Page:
William C. “Bill” Burke has served as director of the Illinois Emergency Management Agency since 2003, coordinating incident response while building terrorism preparedness alongside Illinois Homeland Security and the state’s Terrorism Task Force.
Interview with William C. “Bill” Burke
William C. “Bill” Burke has served as director of the Illinois Emergency Management Agency since 2003, coordinating incident response while building terrorism preparedness alongside Illinois Homeland Security and the state’s Terrorism Task Force. Prior to that, Burke served as a regional administrator for the U.S. General Services Administration and Inspector General of the Illinois Department of Military Affairs. An Army veteran of the Vietnam War, Burke received the Bronze Star and Army Commendation Medal. (His remarks have been edited to accommodate space limitations. Read the full interview .)
What are your responsibilities? What’s a typical day or week like?
I wouldn’t say “typical” because it varies from day to day, but I’m most importantly dealing with follow-up on coordinating issues. I’m with our state’s bioterrorism preparedness group, which is led by the state Department of Public Health, but I try to bring some executive emergency management to monitor what direction they’re growing in. This morning we had a briefing of all the agencies in our SEOC (State Emergency Operations Center) as to their activities over the last month. We’re a liaison agency, really a planning agency.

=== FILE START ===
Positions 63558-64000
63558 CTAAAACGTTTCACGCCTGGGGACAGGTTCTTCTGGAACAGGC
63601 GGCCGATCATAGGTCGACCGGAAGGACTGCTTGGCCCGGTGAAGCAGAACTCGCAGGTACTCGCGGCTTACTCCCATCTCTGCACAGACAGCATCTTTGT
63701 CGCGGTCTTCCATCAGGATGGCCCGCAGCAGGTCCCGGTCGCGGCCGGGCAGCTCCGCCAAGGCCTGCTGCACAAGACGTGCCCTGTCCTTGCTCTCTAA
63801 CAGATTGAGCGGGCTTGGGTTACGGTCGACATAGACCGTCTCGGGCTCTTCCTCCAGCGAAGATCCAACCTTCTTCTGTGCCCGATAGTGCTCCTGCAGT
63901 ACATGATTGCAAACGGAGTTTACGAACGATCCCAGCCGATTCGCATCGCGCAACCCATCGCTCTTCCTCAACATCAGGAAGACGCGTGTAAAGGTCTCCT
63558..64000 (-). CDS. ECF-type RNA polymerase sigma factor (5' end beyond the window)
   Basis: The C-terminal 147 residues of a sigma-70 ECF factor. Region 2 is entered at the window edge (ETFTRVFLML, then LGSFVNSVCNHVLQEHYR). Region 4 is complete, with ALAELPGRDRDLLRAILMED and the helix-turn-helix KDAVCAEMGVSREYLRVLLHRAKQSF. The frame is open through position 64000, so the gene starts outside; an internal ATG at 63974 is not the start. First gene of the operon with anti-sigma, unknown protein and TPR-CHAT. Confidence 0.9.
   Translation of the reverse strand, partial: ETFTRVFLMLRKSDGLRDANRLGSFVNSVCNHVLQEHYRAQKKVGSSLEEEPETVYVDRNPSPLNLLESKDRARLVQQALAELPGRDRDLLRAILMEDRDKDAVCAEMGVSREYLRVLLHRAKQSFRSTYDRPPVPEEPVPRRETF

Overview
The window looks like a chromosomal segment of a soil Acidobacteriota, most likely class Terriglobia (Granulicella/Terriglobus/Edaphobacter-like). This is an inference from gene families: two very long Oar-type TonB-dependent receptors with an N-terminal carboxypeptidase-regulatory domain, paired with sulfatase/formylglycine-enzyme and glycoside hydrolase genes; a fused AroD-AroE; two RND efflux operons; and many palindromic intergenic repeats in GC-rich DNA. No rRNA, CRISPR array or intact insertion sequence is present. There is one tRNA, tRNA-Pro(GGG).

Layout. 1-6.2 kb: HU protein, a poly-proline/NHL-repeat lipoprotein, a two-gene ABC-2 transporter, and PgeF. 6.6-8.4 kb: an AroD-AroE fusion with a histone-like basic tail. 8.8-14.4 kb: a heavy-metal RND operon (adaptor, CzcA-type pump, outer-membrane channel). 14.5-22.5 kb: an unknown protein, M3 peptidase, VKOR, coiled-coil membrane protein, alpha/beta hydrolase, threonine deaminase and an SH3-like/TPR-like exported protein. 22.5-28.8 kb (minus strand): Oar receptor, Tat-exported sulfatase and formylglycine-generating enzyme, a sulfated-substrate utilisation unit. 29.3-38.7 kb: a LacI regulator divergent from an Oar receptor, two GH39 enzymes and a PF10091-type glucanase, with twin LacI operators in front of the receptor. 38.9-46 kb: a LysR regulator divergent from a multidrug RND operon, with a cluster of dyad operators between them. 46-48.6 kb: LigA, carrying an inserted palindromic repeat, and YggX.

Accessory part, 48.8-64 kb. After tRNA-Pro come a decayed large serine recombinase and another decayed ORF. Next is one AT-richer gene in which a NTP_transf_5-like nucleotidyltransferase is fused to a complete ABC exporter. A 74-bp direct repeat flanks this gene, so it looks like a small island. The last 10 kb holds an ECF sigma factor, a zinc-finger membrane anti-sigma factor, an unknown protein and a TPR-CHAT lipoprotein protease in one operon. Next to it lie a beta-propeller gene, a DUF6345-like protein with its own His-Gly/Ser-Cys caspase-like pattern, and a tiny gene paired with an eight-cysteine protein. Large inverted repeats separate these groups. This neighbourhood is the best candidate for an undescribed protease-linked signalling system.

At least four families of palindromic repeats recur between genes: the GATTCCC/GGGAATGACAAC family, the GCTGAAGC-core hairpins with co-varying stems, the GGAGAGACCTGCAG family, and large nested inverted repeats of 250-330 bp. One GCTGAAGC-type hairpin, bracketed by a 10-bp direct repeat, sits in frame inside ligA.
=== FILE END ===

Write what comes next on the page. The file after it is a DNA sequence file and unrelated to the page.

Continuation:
I’m also the current president of CUSEC (Central United States Earthquake Consortium), so I’m very heavily involved in a national catastrophic planning initiative that was initiated by FEMA (the Federal Emergency Management Agency) to specifically address the New Madrid fault (a 150-mile fault system that crosses four states).
Can you describe cusec?
CUSEC is an eight-state group that consists of Missouri, Kentucky, Tennessee, Alabama, Mississippi, Arkansas, Illinois, and Indiana. We’ve been meeting for years around the issue of a potential earthquake along the New Madrid Fault. But just last year FEMA began focusing on that fault. Here in Illinois, I have an earthquake coordinator, and even though we’d been doing all-hazards preparedness, we already had an earthquake-specific annex.
We have about 25 counties in southern Illinois that potentially could be heavily impacted by a New Madrid earthquake. Anything over a 5.0, and certainly a 6.0 or 7.0, would impact those areas potentially seriously. So we’re starting to look at and work with the local communities on putting together earthquake annexes and having them understand some of the potential impacts.
Illinois has mutual-aid agreements both between its towns and counties, and with other states. How have the agreements worked in emergencies?
After Hurricane Katrina, which was a big disaster, we sent, all told, about 3,000 to 3,500 personnel. We sent three different two-week rotations of 900 firefighters, and 200 pieces of equipment.
Because we’ve trained together and exercised together, they were able to put together and plan the proper command structure to function; even though they were from different organizations, they had common equipment, common training.
Within Illinois, take the (December 2004) Chicago LaSalle Bank fire—the city of Chicago, which has a very large fire department, was so heavily engaged that they activated their mutual-aid agreements to have equipment brought in from 20 outside fire departments; those firefighters occupied Chicago fire stations, and ended up fighting three fires for the city of Chicago.
Our emergency-response capability is regionally based. The capability that’s in southern Illinois is the same capability that exists regionally, say, in the city of Chicago, or in other population centers so that wherever an event occurs, we’re not ignoring any part of the state.
How does your budget break down? What would you do if you had more funding?